Marcia Schuyler (Chapter 7, page 1 of 8)


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Chapter 7

For some distance the way was lined with people they knew, servants and negroes, standing about the driveway and outside the fence, people of the village grouped along the sidewalk, everybody out upon their doorsteps to watch the coach go by, and to all the face of the bride was a puzzle and a surprise. They half expected to see another coach coming with the other bride behind.

Marcia nodded brightly to those she knew, and threw flowers from the great nosegay that had been put upon her lap by Harriet. She felt for a few minutes like a girl in a fairy-tale riding in this fine coach in grand attire. She stole a look at David. He certainly looked like a prince, but gravity was already settling about his mouth. Would he always look so now, she wondered, would he never laugh and joke again as he used to do? Could she manage to make him happy sometimes for a little while and help him to forget?

Down through the village they passed, in front of the store and post-office where Marcia had bought her frock but three days before, and they turned up the road she had come with Mary Ann. How long ago that seemed! How light her heart was then, and how young! All life was before her with its delightful possibilities. Now it seemed to have closed for her and she was some one else. A great ache came upon her heart. For a moment she longed to jump down and run away from the coach and David and the new clothes that were not hers. Away from the new life that had been planned for some one else which she must live now. She must always be a woman, never a girl any more.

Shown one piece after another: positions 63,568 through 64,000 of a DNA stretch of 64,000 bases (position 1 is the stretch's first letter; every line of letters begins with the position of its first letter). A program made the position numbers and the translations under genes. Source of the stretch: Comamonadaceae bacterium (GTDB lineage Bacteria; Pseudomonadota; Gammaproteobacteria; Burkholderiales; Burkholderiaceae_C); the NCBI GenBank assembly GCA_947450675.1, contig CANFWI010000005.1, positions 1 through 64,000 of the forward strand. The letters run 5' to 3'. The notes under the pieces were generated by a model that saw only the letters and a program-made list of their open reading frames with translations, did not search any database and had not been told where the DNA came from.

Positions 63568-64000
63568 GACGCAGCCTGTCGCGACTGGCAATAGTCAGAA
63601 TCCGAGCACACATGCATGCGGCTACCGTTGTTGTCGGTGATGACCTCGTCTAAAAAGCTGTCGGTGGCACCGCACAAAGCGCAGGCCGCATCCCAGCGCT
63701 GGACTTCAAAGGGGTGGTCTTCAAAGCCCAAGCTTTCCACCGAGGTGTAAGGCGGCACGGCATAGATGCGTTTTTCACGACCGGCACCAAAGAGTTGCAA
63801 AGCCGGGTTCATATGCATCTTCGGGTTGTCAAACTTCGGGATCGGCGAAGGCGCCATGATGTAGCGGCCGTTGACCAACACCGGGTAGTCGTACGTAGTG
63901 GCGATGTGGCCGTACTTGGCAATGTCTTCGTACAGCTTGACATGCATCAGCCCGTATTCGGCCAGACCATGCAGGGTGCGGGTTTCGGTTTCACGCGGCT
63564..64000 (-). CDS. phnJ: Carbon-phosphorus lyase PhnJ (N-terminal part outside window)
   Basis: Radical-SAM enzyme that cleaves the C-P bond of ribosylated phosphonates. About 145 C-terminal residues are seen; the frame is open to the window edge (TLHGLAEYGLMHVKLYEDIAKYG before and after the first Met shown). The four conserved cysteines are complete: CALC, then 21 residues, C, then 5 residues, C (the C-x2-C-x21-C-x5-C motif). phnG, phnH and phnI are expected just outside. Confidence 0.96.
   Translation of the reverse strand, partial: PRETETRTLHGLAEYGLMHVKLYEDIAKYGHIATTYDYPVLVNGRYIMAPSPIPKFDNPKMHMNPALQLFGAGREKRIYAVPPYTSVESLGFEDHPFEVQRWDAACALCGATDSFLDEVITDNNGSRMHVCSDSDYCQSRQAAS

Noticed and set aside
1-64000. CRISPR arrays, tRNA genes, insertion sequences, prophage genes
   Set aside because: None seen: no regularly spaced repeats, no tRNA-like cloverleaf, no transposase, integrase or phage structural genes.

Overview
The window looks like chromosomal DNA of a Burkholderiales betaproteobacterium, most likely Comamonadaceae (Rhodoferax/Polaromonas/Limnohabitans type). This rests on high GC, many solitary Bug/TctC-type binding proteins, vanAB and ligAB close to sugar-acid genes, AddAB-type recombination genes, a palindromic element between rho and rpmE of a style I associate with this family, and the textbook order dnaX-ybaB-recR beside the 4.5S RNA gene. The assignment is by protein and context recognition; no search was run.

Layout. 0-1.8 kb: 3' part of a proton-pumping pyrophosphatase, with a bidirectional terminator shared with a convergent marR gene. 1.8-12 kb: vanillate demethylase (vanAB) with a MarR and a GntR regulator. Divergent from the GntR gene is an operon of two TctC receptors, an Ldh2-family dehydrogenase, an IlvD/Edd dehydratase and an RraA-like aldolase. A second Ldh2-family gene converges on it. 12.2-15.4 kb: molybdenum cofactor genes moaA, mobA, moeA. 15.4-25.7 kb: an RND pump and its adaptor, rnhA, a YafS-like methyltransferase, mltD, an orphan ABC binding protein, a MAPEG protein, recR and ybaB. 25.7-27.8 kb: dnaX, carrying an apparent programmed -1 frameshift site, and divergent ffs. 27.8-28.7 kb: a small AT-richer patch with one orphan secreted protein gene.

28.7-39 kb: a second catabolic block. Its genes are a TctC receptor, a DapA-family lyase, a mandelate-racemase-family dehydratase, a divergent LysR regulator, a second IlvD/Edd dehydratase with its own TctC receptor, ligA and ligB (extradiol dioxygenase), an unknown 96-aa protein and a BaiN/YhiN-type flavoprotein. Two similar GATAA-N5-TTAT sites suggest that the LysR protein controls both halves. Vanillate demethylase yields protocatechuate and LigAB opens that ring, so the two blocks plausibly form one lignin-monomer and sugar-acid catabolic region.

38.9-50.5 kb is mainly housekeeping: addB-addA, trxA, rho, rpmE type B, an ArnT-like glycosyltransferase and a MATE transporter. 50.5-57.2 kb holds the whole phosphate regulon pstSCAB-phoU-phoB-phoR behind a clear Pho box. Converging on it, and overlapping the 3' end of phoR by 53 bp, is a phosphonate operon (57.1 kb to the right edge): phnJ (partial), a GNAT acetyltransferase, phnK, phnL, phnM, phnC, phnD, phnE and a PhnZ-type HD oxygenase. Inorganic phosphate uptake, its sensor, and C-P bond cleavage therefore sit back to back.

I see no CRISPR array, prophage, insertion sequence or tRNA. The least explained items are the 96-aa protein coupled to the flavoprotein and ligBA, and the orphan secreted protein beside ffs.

Out past Granny McVane's they drove, the old lady sitting upon her front porch knitting endless stockings. She stared mildly, unrecognizingly at Marcia and paused in her rocking to crane her neck after the coach.

The tall corn rustled and waved green arms to them as they passed, and the cows looked up munching from the pasture in mild surprise at the turnout. The little coach dog stepped aside from the road to give them a bark as he passed, and then pattered and pattered his tiny feet to catch up. The old school house came in sight with its worn playground and dejected summer air, and Marcia's eyes searched out the window where she used to sit to eat her lunch in winters, and the tree under which she used to sit in summers, and the path by which she and Mary Ann used to wander down to the brook, or go in search of butternuts, even the old door knob that her hand would probably never grasp again. She searched them all out and bade them good-bye with her eyes. Then once she turned a little to see if she could catch a glimpse of the old blackboard through the window where she and Susanna Brown and Miller Thompson used to do arithmetic examples. The dust of the coach, or the bees in the sunshine, or something in her eyes blurred her vision. She could only see a long slant ray of a sunbeam crossing the wall where she knew it must be. Then the road wound around through a maple grove and the school was lost to view.

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